Stranger Danger vs. Social Skills

handshakeParents of adolescents and college age kids tell me that their kids have a hard time with the basic social interactions of life: ordering food in a restaurant, asking for help finding something in a store, making a phone call to register for a class, interviewing for college or for a job. They try to avoid those encounters whenever they can, and ask for parents’ help when it’s unavoidable. (And likely miss out on opportunities because of the anxiety related to this.) The parents wonder how to teach their kids to talk to people.

Here’s the problem… those same parents often spent their children’s early years teaching them not to do this. They spent years saying “don’t talk to strangers” and are now saying “would you please talk to that stranger??”

When we talk about stranger danger, what are parents afraid of? The “stereotypical” kidnapping where a stranger grabs a child and disappears with them. Does that happen? Yes, there are around 100 – 200 cases of that per year in the United States and yes, that’s a tragedy when it happens. But there are over 70 million children living in the United States! The chance that a stranger will kidnap your child is very VERY small. The chance that your child will grow up into an adult who needs to regularly interact with other people, some of whom will be strangers to them – well, pretty much guaranteed.

The chance that the stranger you encounter is a creepy, dangerous person? Pretty darn small. The chance that they are a perfectly lovely person who could have a pleasant neighborly conversation with you and your child? Pretty darn high.

So, I would encourage us to switch around our approach to assuming that most people are safe to talk to, teaching social skills for basic encounters, and, as they get older, teaching them safety limits.

  • When we have a baby or toddler, we can model smiling, chatting, waving hello with store clerks, waitresses, bus drivers, and people we pass on the street. Our children follow our social cues here and will do the same. However, if we’re waiting for a bus or walking through a “dodgier” neighborhood, we might not engage with anyone around us. Again, our kids will follow our cues. We don’t have to act fearful of the strangers or tell our child to be scared of them – we can just have a few more social barriers up.
  • When we have a preschooler, we can start talking about social skills and when/who to engage. For example:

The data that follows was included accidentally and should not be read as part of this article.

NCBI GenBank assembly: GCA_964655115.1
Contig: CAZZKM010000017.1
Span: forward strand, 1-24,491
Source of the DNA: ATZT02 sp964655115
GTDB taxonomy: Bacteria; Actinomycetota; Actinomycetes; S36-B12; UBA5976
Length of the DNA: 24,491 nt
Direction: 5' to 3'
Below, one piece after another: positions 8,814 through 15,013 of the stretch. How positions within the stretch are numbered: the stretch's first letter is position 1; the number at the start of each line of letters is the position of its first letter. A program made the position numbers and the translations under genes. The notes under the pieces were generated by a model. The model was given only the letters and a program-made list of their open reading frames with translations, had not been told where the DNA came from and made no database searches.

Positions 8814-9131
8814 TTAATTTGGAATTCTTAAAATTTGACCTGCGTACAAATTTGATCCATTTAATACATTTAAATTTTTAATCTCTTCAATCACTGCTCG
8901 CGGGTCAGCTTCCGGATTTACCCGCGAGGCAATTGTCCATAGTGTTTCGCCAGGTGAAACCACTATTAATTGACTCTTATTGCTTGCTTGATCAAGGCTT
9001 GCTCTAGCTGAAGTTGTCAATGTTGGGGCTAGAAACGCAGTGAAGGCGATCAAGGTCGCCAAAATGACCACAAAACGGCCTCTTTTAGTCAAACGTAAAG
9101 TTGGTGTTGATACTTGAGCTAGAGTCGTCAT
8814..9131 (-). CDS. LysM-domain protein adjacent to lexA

• it’s OK to talk to strangers when mom or dad are right there with you, but if your parents aren’t there, don’t talk to the stranger. (There may be exceptions to that rule, like “it’s OK to talk to all the grown-ups at preschool” or “it’s OK to talk to all the grown-ups at church, even if I’m not there with you.”)
    • It’s OK to talk to people who are working in places we go (the librarian, the lifeguard at the pool, and so on.) But, we should keep our conversations with them short, as they have work to do, and may not have time to hear all the details of our day.
    • If your parents aren’t talking with the people around them, probably you shouldn’t either. Later on, you can ask your parents to explain.
    • If an adult makes you uncomfortable, you don’t have to speak to them. Mama or Daddy can help you handle the situation.
  • When we have children who are old enough to be out and about without us nearby, then is the time we introduce the idea that all people are not safe, and we teach guidelines to help keep them safe.
    • Again, it’s OK to speak to adults who are working in a place, especially if you need help with something.
    • It’s OK to nod and say hello to people as you pass, but if a stranger tries to engage you in a conversation, move away from them, and to where there are safe adults.
    • If a strange adult says they need help (with directions, with finding a lost puppy, etc.) then go to a trusted adult and let them know.
    • Never go anywhere with a strange adult unless a trusted adult has explicitly explained this to you in advance.
    • Be sure your children know their full names, their parents’ phone numbers, and where the trusted adults are near their home.
  • Also, as kids get older, ask them to use their social skills. If they’re trying to find something in a store or library, teach them to ask for help. If there’s something they need to make a phone call to do, help coach them through it, rather than doing it for them. If they will be doing an interview for college or a job, role play it with them ahead of time.

For more info on teaching about ‘stranger danger’, click here.

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